·     I attended 18 panels, which does not seem like a lot in retrospect considering I was there for five days. How did I spend my extra time? In the Exhibit Hall, apparently.

·     I attended … pauses to try to remember … LOTS! of parties. I lost track of the actual number, because there were multiple room parties almost every night. I will say I enjoyed the food in the Nippon (Japan) in 2017 bid party the most. They had candy and snacks that I scarfed on repeated visits.  

·     I gained only one pound, despite being too tired to exercise regularly, eating mostly fattening foods, and almost devouring the Japanese room party (hey, I donated to help defray their costs). Overall, I did make a good attempt to eat healthy thanks to the consuite stocking fresh fruits and some veggies. 

·     I walked about gazillion miles between the hotel and the convention center (hmmm, maybe that's why I didn't gain much weight).

·     I had the best time of any Con I have ever attended. That alone was my biggest success.  
      If you attended WorldCon 2013, or previous WorldCons, or other SF&F cons, what did you consider your biggest successes?  

Sunday, September 8, 2013

WorldCon Post # 4: Writers' Workshop

I am a proponent of workshopping one's writing. Authors get too close to their stories and can't see all of the problems. Fresh eyes help strengthen a piece.
As I previously blogged, I registered for the writers' workshop at WorldCon. However, I did so with apprehension. Having participated in five previous workshops at two different Cons over the years, I knew that anonymous workshops can be stressful. I simply do not know where a fellow writer is in his/her journey, or how my comments might affect their willingness to continue the uphill slog toward publication*.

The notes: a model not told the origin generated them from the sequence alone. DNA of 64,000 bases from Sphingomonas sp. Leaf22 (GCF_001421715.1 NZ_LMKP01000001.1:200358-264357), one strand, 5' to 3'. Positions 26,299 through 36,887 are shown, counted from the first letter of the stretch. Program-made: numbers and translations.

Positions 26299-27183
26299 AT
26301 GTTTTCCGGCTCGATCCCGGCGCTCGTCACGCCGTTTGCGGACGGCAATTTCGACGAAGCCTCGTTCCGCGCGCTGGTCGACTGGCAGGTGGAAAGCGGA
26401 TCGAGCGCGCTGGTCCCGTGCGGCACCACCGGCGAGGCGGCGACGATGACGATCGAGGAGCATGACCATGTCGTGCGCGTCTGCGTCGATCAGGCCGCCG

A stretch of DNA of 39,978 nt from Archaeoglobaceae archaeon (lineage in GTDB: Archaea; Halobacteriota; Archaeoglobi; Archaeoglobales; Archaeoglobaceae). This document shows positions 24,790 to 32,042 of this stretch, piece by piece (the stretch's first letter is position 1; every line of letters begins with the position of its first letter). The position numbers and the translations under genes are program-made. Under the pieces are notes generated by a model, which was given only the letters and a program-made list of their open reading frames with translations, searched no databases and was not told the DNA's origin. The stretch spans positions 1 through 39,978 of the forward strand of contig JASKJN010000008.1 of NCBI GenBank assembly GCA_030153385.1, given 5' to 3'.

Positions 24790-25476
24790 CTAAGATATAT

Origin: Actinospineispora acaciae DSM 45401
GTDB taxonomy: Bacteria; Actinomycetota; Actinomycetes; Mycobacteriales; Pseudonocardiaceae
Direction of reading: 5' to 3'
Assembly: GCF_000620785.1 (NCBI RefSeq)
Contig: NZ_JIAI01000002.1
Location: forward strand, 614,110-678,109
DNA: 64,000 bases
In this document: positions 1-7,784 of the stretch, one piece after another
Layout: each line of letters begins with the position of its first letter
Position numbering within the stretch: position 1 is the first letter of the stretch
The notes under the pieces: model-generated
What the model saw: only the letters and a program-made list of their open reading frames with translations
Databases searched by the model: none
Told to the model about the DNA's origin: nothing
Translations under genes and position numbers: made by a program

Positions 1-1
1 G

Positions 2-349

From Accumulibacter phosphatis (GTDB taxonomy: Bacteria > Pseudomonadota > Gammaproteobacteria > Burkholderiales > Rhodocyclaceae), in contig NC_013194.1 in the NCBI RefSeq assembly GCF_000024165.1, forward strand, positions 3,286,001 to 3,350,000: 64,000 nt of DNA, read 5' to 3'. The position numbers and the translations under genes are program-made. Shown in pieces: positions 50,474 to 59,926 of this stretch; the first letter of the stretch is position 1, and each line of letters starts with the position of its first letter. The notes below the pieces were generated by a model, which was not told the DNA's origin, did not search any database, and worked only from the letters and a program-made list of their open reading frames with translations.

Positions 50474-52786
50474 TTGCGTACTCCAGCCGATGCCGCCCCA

Therefore, it's important that I reexamine my original reasons for participating.
This clip art is a pretty good
representation of a writers'
critique group. You sit around
a table critiquing each other's
work. At DFWWW we read our
writing aloud for 15 minutes & then
receive five minutes of critique. In
other groups I've participated in the  
story is emailed ahead of time and
everyone brings a marked copy to
share with the submitter. Both
methods work equally well in my
opinion. I'd be interested to know
the thoughts of other writers.
1.    It's Worldcon. If I hadn't participated, I would have regretted it. The writers' workshop was one more positive experiences in probably the best Con I've ever attended.

2.    It's inexpensive. The nominal price I paid was a bargain compared to everything I learned. Without a doubt, this was the best Con writers' workshop in which I've participated.